Author(s): James J. Sheehan
Since 1945, the European states which had previously glamorised their military elites, and made going to war the highest expression of patriotism, have renounced violence as a way of settling their disputes. Violence has been eclipsed as a tool of statesmen. This astonishing reversal is the subject of James Sheehan's masterly book. It is also a timely reminder of the differences between Europe and America, at a time when the USA is asserting its right and duty to make war for ideological or self-interested ends. And how Europeans will live in this dangerous, violent world is a question that becomes ever more urgent as the chaos in the Middle East affects the stability of societies with open frontiers and liberal traditions.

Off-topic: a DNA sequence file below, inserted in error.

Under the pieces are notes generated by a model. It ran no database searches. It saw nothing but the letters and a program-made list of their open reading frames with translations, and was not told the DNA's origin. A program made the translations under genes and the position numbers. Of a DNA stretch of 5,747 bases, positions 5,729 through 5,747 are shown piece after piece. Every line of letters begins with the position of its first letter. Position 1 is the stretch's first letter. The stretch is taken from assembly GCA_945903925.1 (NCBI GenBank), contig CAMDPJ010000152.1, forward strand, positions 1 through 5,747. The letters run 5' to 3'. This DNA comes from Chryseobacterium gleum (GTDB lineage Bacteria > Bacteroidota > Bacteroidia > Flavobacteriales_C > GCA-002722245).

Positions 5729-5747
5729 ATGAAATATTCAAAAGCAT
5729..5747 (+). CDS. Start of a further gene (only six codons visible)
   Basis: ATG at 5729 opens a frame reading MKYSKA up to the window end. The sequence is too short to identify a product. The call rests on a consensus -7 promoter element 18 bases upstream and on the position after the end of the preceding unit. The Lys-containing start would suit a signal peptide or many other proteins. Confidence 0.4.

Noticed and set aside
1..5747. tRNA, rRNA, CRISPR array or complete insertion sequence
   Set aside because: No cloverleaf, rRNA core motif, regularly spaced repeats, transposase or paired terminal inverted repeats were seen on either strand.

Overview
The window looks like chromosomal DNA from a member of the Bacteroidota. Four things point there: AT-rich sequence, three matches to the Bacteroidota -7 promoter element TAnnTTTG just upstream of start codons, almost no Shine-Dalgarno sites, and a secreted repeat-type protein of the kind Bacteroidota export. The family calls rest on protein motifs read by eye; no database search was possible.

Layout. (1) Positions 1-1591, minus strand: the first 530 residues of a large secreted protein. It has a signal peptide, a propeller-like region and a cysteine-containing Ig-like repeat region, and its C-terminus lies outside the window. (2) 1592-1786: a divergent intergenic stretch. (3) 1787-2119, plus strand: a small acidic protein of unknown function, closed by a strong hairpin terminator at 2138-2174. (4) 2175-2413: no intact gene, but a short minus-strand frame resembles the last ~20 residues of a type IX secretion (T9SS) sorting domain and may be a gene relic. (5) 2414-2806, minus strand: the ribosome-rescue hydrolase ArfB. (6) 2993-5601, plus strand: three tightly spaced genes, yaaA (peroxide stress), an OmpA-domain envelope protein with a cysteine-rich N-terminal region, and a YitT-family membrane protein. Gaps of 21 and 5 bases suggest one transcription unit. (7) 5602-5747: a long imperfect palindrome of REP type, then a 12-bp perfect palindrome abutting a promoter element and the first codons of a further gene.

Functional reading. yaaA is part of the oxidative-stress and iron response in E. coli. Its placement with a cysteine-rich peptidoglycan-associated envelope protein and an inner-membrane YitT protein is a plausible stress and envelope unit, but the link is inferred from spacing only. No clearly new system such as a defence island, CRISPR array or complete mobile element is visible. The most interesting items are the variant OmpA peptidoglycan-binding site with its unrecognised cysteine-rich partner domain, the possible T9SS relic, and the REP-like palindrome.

The Monopoly of Violence: Why Europeans Hate Going to War by James Sheehan is the story of war and peace in twentieth-century Europe - and how the first came to be dominated by the second.
James J. Sheehan served as president of the American Historical Association in 2005. He is Dickason Professor in the Humanities and Professor of History at Stanford University.